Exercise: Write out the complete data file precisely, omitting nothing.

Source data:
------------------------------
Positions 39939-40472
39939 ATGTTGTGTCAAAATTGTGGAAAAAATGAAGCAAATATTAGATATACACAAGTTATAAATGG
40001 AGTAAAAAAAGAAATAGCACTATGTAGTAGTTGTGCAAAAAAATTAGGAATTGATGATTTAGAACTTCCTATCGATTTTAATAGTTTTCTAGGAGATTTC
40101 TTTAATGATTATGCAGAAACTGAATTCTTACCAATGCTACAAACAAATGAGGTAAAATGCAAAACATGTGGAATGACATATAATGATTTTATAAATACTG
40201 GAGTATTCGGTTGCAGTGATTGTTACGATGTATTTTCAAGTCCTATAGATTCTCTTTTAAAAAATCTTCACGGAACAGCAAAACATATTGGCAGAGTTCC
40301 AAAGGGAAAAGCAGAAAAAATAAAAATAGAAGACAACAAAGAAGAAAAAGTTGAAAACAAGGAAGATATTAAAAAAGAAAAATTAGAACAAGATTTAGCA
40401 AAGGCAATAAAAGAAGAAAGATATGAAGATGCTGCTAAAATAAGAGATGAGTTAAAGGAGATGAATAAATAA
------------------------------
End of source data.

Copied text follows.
Positions 39939-40472
39939 ATGTTGTGTCAAAATTGTGGAAAAAATGAAGCAAATATTAGATATACACAAGTTATAAATGG
40001 AGTAAAAAAAGAAATAGCACTATGTAGTAGTTGTGCAAAAAAATTAGGAATTGATGATTTAGAACTTCCTATCGATTTTAATAGTTTTCTAGGAGATTTC
40101 TTTAATGATTATGCAGAAACTGAATTCTTACCAATGCTACAAACAAATGAGGTAAAATGCAAAACATGTGGAATGACATATAATGATTTTATAAATACTG
40201 GAGTATTCGGTTGCAGTGATTGTTACGATGTATTTTCAAGTCCTATAGATTCTCTTTTAAAAAATCTTCACGGAACAGCAAAACATATTGGCAGAGTTCC
40301 AAAGGGAAAAGCAGAAAAAATAAAAATAGAAGACAACAAAGAAGAAAAAGTTGAAAACAAGGAAGATATTAAAAAAGAAAAATTAGAACAAGATTTAGCA
40401 AAGGCAATAAAAGAAGAAAGATATGAAGATGCTGCTAAAATAAGAGATGAGTTAAAGGAGATGAATAAATAA